unlike healthy cells, which generate energy by metabolizing sugar in their mitochondria, cancer cells appeared to fuel themselves exclusively through glycolysis, a less-efficient means of creating energy through the fermentation of sugar in the cytoplasm. The theory is simple: If most aggressive cancers rely on the fermentation of sugar for growing and dividing, then take away the sugar and they should stop spreading. Meanwhile, normal body and brain cells should be able to handle the sugar starvation; they can switch to generating energy from fatty molecules called ketone bodies — the body's main source of energy on a fat-rich diet — an ability that some or most fast-growing and invasive cancers seem to lack.
Here is another one
Carbohydrate restriction may slow prostate tumor growth
"The mice that were fed a no-carbohydrate diet experienced a 40 to 50 percent prolonged survival over the other mice," Freedland said.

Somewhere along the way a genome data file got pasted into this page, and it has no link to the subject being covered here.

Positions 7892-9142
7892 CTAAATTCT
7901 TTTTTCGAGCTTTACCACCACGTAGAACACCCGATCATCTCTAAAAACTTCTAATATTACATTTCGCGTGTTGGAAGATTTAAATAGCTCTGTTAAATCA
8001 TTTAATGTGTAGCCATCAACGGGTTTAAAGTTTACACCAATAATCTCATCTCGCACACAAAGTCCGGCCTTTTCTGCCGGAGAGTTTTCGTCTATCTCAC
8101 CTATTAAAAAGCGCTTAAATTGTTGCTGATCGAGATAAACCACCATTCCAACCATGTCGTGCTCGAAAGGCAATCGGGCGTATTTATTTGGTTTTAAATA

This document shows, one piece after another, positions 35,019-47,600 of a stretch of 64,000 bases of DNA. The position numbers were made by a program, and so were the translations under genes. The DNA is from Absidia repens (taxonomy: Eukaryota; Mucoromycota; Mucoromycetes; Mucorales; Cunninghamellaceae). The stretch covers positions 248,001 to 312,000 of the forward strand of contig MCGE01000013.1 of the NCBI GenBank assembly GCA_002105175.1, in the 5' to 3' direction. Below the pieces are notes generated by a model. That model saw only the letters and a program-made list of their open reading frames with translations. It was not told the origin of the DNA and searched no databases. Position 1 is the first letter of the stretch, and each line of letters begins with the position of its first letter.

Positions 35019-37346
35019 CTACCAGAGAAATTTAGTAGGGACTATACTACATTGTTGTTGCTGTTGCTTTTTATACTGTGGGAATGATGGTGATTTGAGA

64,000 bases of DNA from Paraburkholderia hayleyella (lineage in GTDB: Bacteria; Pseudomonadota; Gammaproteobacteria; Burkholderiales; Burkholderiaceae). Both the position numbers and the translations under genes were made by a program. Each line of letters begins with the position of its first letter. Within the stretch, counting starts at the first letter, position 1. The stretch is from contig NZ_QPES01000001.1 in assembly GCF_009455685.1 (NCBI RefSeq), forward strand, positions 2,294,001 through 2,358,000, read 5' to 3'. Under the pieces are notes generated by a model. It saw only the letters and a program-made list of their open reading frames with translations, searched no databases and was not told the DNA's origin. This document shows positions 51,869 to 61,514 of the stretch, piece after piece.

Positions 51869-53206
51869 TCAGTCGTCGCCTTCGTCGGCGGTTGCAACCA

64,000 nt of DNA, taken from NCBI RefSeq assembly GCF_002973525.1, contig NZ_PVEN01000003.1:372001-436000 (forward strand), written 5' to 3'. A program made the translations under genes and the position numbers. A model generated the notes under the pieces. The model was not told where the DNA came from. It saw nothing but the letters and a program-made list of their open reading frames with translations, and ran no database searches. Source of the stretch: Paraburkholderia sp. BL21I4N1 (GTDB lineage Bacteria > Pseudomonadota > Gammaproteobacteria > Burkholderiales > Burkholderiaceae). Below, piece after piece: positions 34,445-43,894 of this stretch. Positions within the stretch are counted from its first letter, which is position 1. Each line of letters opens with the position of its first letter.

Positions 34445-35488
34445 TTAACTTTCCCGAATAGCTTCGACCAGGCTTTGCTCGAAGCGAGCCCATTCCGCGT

Mice on the no-carbohydrate diet consumed more calories in order to keep body weights consistent with mice on the other study arms.
"We found that carbohydrate restriction without energy restriction – or weight loss – does indeed result in tumor growth delay," he said.
The researchers plan to begin recruiting patients at two sites – Duke and the University of California – Los Angeles – for a clinical trial to determine if restricting carbohydrate intake in patients with prostate cancer can similarly slow tumor growth. The trial should begin within a few weeks.
"It's very exciting – this is a potential new mechanism to fight prostate cancer growth and help patients live longer with their disease," Freedland said.